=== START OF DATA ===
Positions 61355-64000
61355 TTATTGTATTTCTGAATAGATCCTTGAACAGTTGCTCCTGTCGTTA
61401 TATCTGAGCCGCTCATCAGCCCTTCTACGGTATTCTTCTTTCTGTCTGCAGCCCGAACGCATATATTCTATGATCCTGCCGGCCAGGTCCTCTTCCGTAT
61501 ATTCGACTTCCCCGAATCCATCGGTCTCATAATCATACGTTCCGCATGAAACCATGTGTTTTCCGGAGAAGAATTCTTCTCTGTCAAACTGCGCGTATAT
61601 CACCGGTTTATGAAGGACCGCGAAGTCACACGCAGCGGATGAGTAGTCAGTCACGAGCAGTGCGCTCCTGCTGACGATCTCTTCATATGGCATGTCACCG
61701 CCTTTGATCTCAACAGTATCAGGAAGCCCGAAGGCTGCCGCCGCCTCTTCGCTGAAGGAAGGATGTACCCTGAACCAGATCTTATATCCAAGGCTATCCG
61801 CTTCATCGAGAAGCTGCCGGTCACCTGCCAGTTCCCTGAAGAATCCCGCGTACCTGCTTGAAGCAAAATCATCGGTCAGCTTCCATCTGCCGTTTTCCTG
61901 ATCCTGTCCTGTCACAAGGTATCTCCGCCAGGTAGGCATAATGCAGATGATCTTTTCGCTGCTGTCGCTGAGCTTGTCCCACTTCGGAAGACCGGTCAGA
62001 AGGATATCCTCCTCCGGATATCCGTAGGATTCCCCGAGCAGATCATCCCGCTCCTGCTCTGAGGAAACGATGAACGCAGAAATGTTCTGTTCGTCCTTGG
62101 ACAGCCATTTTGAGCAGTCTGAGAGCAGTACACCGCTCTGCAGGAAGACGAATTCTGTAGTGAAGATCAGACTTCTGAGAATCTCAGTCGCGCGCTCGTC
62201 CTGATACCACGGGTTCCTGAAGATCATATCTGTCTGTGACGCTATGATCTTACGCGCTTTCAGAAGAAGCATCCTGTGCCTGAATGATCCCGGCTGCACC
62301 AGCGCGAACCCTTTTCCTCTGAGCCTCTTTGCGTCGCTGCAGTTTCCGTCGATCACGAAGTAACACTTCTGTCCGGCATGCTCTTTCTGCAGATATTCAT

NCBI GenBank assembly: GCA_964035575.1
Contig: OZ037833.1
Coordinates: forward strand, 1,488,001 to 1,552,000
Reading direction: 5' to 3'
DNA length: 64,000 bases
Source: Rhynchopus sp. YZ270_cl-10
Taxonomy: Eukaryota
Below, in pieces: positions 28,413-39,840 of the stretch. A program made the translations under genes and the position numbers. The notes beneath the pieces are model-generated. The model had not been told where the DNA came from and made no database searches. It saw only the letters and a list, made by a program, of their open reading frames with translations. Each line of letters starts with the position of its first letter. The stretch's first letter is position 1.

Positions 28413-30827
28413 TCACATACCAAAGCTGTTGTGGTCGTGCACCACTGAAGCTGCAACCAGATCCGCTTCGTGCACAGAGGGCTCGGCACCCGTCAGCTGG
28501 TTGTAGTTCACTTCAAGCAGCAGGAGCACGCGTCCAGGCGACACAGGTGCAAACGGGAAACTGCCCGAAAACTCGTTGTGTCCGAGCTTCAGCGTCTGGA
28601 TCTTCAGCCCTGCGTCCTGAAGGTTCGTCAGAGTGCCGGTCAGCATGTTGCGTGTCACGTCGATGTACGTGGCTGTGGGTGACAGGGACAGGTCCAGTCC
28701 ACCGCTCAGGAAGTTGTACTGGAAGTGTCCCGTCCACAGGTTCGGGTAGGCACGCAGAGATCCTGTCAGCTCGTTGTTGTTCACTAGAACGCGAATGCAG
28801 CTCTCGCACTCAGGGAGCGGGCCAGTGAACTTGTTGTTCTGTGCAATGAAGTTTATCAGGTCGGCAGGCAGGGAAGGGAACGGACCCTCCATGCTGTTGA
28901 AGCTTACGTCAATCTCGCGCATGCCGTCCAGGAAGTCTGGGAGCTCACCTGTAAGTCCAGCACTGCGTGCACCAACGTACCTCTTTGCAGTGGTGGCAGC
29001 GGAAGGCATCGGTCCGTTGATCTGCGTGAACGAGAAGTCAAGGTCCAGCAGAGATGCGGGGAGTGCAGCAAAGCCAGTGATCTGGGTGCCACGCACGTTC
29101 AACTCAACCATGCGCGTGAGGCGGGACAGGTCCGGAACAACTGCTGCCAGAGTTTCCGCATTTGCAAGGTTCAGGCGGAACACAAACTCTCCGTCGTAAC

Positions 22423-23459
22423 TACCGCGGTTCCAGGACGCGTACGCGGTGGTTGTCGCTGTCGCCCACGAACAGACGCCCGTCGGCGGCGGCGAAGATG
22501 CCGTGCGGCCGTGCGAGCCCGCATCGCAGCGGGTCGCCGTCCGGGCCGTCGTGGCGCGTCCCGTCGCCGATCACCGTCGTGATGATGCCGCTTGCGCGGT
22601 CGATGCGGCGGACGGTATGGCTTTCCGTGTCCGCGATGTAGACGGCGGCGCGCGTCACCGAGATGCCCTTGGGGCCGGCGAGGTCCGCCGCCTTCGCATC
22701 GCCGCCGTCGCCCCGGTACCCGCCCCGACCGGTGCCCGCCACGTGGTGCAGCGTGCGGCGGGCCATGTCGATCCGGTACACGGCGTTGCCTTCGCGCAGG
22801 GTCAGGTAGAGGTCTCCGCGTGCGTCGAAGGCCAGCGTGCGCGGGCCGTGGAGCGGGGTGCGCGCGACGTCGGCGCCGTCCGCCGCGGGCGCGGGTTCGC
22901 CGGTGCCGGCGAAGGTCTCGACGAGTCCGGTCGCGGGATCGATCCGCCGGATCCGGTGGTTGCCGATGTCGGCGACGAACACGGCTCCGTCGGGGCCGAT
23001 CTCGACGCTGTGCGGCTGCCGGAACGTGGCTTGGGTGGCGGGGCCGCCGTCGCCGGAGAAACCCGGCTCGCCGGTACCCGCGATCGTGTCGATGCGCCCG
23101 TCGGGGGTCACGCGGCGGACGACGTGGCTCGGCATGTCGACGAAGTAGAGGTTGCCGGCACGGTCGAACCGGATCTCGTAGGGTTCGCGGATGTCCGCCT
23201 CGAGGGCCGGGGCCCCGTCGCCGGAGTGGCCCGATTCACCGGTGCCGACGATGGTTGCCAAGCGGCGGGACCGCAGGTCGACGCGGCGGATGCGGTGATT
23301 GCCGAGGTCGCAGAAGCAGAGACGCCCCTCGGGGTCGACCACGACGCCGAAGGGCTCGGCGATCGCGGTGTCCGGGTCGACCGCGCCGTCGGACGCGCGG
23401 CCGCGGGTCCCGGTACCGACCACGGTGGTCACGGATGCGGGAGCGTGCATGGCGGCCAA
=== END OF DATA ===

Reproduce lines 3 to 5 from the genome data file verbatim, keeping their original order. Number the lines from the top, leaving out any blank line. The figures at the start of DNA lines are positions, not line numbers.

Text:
61401 TATCTGAGCCGCTCATCAGCCCTTCTACGGTATTCTTCTTTCTGTCTGCAGCCCGAACGCATATATTCTATGATCCTGCCGGCCAGGTCCTCTTCCGTAT
61501 ATTCGACTTCCCCGAATCCATCGGTCTCATAATCATACGTTCCGCATGAAACCATGTGTTTTCCGGAGAAGAATTCTTCTCTGTCAAACTGCGCGTATAT
61601 CACCGGTTTATGAAGGACCGCGAAGTCACACGCAGCGGATGAGTAGTCAGTCACGAGCAGTGCGCTCCTGCTGACGATCTCTTCATATGGCATGTCACCG